“It’s been good since the first time that he stepped on the field…Week 2, Kansas City-he wasn’t really focal,” Williams said. “And then as you can see the season go by, as everybody gets to see him play, he got more vocal, started to call plays on his own and making decisions on himself. That was good to see with a young quarterback coming in and not expected to come in and just being vocal, telling people where to go, putting people in the right places, and making plays happen. I’d say the leadership role came pretty early for him.”
With five rushing touchdowns, Herbert surpassed Cam Newton at the No. 1 spot for most total touchdowns by a rookie with 36. And for good measure, Herbert’s 4, 336 yards ranks as No. 2 in NFL annals. Not too bad of a season-long performance by a player taken at the No. 6 slot in the 2020 NFL Draft.
“I think it’s a great experience,” Herbert said. “Experience is the best teacher and you know, I made a lot of mistakes this year. But I’m going to learn from them.”
When the Chargers look back on the 2020 season they are more likely to think about what could have been. The Chargers lost two overtime games. They lost two more contests on the last play of the game. It’s been one heartbreak after another for Lynn and his team. Adding to their frustration, the Chargers lost nine of their 16 games by 10 points or less.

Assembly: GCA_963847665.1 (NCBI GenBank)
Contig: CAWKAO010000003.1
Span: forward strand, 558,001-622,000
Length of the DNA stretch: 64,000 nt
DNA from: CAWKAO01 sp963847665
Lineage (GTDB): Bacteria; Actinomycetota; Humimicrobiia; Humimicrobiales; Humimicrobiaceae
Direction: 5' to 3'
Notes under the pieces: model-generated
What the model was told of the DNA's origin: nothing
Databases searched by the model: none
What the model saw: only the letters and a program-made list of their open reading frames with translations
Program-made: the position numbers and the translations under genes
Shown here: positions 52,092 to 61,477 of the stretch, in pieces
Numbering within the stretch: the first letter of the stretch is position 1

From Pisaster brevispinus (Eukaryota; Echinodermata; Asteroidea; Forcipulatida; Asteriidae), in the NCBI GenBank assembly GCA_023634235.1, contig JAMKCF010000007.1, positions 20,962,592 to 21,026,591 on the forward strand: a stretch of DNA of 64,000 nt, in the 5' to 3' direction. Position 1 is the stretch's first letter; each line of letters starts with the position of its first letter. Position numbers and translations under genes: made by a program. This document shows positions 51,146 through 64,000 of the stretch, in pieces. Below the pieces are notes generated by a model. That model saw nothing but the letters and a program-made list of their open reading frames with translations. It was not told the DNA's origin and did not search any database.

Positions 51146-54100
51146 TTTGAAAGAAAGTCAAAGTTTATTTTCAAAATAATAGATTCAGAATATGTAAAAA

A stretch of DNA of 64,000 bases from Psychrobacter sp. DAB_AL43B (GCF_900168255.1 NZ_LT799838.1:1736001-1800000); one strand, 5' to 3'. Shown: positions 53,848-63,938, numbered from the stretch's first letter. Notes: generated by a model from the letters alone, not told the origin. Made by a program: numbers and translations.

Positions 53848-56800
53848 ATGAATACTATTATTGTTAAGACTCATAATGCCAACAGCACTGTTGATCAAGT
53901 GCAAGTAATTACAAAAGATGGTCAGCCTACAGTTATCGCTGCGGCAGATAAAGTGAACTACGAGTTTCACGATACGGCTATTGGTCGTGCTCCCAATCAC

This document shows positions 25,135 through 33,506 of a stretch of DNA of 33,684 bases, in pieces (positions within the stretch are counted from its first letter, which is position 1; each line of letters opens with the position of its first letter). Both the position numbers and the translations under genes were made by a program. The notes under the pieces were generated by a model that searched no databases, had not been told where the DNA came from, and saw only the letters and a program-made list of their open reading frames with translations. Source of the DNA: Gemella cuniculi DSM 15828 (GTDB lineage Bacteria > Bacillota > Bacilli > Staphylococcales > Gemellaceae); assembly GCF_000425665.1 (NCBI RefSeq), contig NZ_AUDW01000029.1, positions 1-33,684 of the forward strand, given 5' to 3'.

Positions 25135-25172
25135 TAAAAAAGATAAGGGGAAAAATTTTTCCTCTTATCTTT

All in all, 14 of those contests ended up being separated by a touchdown and a field goal. One of those games took place back on Sept. 20, 2020, when Mahomes and the Chiefs paid a visit to SoFi Stadium.
Herbert went toe-to-toe with Mahomes, throwing for 311 yards and a touchdown in the Chargers’ 23-20 overtime loss to the Chiefs. In the first start of his NFL career, Herbert came close to handing the Super Bowl MVP his first defeat in a head-to-head matchup. Maybe next season, Herbert will have that opportunity.
Editor’s note: Featured image of Los Angeles Chargers quarterback Justin Herbert (10) was taken by photographer Sammy Saludo for News4usonline
Dennis is the editor and publisher of News4usonline. He covers sports, social and racial justice, politics, equal rights, and entertainment. Dennis has over two decades of journalism experience. He earned a degree in journalism from Howard University. “I write what I’m passionate about.”